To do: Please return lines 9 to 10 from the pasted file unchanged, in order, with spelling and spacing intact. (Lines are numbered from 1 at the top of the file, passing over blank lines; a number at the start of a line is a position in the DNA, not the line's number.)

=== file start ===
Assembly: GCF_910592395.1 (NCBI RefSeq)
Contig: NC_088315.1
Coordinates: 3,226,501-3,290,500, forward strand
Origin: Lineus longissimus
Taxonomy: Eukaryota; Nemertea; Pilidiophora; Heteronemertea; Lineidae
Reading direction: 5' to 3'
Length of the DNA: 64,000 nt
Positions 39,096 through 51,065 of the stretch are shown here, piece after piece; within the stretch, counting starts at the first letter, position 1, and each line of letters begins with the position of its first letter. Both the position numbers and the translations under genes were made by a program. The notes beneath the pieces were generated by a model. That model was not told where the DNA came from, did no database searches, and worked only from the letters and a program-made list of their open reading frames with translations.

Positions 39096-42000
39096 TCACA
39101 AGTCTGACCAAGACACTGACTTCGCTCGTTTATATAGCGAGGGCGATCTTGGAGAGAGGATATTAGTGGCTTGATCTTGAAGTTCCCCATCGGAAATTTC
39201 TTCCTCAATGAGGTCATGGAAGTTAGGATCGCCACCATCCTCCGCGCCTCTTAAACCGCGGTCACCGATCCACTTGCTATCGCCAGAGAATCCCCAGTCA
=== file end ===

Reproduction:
Positions 39096-42000
39096 TCACA